Following a major backlash due to questionable privacy settings in Google Chrome 69, Google today announced that it will make the new features optional in the upcoming Chrome 70 release.
In the blog post, Google said the Chrome 70, which is scheduled for mid-October release, would add sign-in controls in the “Privacy and Security” settings. This will allow users to delink the mandatory web-based sign-in with the browser sign-in. In simple words, users will now have a choice to avoid logging-in into the Chrome browser while logging-in into Google websites like Gmail, YouTube, etc.
Apart from that, Chrome will also include information about the sync state under the profile menu as well. This will help users in understanding more clearly whether the sync with Chrome browser is on or not.
Chrome 69 is the latest upgrade to Google Chrome. While people seem to like the new material design overhaul and the new password manager, that same cannot be said about other less-advertised changes. The auto sign-in to Chrome Browser is one of them; the new change essentially logs you into the web browser automatically, if you log in to any of the Google services.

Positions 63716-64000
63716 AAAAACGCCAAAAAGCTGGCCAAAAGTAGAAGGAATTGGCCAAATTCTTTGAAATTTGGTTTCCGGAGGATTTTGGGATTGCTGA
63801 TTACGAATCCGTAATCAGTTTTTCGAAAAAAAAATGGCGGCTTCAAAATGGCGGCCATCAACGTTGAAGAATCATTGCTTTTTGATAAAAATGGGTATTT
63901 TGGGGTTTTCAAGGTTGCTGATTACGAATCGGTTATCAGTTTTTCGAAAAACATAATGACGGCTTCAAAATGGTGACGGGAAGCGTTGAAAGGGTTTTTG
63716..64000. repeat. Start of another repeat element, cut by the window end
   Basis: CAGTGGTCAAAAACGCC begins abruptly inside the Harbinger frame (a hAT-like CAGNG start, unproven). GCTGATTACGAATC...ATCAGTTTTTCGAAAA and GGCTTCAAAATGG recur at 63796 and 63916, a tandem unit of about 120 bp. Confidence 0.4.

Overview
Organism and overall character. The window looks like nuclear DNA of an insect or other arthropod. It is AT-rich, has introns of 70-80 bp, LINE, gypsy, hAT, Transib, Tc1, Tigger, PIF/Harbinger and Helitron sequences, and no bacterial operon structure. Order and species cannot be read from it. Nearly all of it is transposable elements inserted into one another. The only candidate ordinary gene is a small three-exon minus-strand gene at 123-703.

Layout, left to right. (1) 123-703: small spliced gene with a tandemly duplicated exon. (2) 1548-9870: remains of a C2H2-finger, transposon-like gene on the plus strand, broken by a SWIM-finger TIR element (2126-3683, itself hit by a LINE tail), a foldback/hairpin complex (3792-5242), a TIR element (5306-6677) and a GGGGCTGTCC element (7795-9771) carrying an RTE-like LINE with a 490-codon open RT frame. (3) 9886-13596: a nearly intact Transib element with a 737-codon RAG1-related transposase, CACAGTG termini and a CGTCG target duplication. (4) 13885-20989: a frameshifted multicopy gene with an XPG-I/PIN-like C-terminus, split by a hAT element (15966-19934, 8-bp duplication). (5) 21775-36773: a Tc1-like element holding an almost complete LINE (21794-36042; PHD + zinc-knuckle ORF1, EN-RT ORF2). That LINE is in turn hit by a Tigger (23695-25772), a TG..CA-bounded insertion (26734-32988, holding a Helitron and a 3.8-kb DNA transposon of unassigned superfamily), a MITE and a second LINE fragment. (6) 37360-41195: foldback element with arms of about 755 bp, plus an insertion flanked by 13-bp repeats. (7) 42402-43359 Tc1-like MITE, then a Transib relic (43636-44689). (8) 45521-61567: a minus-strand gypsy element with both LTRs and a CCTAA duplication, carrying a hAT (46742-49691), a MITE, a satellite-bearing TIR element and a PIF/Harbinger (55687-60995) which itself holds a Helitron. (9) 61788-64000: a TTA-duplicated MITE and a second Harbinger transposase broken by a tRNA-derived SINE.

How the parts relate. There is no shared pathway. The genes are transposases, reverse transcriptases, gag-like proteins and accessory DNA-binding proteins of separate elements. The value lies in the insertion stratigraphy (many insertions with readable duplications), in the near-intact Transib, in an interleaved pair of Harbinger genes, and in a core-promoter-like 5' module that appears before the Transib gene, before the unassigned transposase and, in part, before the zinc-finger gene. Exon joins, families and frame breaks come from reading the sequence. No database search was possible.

Although, Google has confirmed, “this change to sign-in does not mean Chrome sync gets turned on.” Many users still feel the browser is somehow misusing their data. Clarifying their action, Google responded, “The new UI reminds users which Google Account is signed in. Importantly, this allows us to better help users who share a single device (for example, a family computer).”
In the Google Chrome 70 version, Google will also scrap the Chrome 69 cookies policy where it doesn’t allow you to clear “Google auth cookies” (browsing data of Google websites like Google.com). This comes after many Chrome users raised privacy concerns when Google was re-creating cookie files even after manually deleting them.
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